“I’ve learned many things from him [Soros], but perhaps the most significant is that it’s not whether you’re right or wrong that’s important, but how much money you make when you’re right and how much you lose when you’re wrong.” – Stanley Druckenmiller
FX Trading – Does any of this sound familiar?
I read with interest the decision by Stanley Druckenmiller to close his global macro hedge fund. The guy was good—very good. He quietly went about his business of thinking about how the world works and positioning in front of capital flows—in or out—and got it right most of the time. It is easier said than done and, in his remarks describing why he was ending it, it was clear he spent much time working and not so much playing precisely because this stuff isn’t easy; and to be as good as he was for so many years … it’s more than luck. It is hard work being open to what the market is really telling us. But a deep understanding of global capital flow from the top down seems the key to his success. We try to mimic that here as it relates to currencies.
I share that to share this: Last Saturday I visited my outlaws—mother-in-law and father-in- law. Yes, the aforementioned gold bug father-in-law. Despite my jabs at his bug status, my father-in-law is a seasoned and savvy investor who has seen most of this stuff before. He said to me last Saturday: “I get a kick out of these fund managers who show up on CNBC or Bloomberg and tell us they are really long-term bulls, but short-term we are a bit concerned and blah…blah…blah…”, in effect constantly hedging themselves so they can be right both ways. Nothing new there if you’ve watched these guys; but what is funny, is that I tuned into CNBC yesterday afternoon, for some unknown reason, and they had emerging market analysts telling us how much they loved emerging markets … cash flow, P/E’s, growth, China … the usual stuff. But the funny part was one of them said exactly—I mean exactly— what my father in law said on Saturday.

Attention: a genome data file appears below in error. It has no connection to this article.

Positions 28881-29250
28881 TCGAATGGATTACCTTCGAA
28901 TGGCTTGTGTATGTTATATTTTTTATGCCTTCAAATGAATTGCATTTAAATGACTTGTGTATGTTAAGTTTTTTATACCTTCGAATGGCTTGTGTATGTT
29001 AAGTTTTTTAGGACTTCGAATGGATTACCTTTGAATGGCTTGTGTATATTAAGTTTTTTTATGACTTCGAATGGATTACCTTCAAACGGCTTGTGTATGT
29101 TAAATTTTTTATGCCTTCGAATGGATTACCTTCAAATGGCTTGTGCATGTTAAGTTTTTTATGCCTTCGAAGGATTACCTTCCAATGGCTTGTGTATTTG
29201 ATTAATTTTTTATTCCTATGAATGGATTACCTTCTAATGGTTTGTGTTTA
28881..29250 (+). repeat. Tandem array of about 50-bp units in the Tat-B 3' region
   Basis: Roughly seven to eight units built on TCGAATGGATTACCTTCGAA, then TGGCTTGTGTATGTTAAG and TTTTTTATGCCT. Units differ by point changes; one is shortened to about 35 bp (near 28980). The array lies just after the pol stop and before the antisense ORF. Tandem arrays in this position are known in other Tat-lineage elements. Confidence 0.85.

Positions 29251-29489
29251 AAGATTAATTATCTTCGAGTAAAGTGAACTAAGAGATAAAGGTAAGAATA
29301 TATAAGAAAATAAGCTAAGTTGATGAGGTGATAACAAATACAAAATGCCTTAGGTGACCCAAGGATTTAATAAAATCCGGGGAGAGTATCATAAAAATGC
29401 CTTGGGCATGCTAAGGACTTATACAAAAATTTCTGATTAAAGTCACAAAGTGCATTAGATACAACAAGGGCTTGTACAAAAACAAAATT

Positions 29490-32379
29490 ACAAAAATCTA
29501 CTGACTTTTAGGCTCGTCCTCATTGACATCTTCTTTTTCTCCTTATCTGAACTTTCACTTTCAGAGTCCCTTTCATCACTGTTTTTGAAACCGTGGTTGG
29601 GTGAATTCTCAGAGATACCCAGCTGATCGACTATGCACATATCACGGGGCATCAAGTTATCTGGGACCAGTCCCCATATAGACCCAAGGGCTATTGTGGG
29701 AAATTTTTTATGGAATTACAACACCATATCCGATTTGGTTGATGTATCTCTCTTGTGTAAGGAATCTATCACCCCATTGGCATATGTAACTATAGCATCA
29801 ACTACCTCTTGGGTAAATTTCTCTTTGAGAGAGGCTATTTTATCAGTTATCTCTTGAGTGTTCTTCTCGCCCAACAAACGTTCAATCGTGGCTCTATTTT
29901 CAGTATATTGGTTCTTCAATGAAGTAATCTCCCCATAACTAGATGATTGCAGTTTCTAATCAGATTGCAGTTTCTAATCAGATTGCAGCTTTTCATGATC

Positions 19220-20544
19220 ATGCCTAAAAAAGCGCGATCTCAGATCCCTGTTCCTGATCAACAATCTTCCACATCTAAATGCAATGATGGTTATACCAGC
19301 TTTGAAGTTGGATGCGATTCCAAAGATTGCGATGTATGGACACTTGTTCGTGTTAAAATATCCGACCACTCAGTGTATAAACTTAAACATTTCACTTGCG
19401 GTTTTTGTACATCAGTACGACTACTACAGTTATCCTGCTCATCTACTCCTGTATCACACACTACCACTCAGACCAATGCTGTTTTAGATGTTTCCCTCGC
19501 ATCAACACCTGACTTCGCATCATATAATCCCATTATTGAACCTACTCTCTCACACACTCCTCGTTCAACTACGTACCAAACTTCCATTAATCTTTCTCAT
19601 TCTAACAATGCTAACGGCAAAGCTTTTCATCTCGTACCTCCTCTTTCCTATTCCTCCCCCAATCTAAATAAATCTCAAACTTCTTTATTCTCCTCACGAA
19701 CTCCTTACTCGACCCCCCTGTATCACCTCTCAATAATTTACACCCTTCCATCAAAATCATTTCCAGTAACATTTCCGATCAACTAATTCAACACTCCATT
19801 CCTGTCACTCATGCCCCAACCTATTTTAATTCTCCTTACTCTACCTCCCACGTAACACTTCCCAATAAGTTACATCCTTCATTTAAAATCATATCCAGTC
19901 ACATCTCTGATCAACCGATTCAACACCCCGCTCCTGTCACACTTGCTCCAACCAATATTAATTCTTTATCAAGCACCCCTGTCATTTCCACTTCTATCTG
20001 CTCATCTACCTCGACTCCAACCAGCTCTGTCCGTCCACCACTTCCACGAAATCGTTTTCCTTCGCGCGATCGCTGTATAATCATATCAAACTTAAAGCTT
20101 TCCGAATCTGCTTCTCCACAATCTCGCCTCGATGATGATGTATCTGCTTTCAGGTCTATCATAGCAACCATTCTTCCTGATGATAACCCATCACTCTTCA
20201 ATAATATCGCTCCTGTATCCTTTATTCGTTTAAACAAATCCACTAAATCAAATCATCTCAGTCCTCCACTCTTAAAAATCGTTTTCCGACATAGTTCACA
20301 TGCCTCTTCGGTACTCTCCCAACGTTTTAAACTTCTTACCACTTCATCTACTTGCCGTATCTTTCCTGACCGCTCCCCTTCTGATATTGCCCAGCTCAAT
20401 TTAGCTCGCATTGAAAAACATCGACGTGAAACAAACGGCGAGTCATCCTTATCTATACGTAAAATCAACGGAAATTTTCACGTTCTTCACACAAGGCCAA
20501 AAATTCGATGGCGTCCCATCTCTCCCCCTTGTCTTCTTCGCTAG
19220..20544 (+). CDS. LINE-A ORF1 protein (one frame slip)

Okay, now to the point. What is interesting about the emerging market analysts is they actually believe it is their bottom-up analysis and deep insights into balance sheets and annual reports and stuff like that which makes them successful. And I guess that has to be part of the shtick. I am sure Druckenmiller never saw it that way. He likely understood clearly that emerging market investment was about the liquidity flow model, plain and simple.
S&P 500 Index (black) versus Emerging Market Index (red) Weekly: It would be easier to find Waldo than it would to finding the decoupling in the series below.
…..read pages 2-4 HERE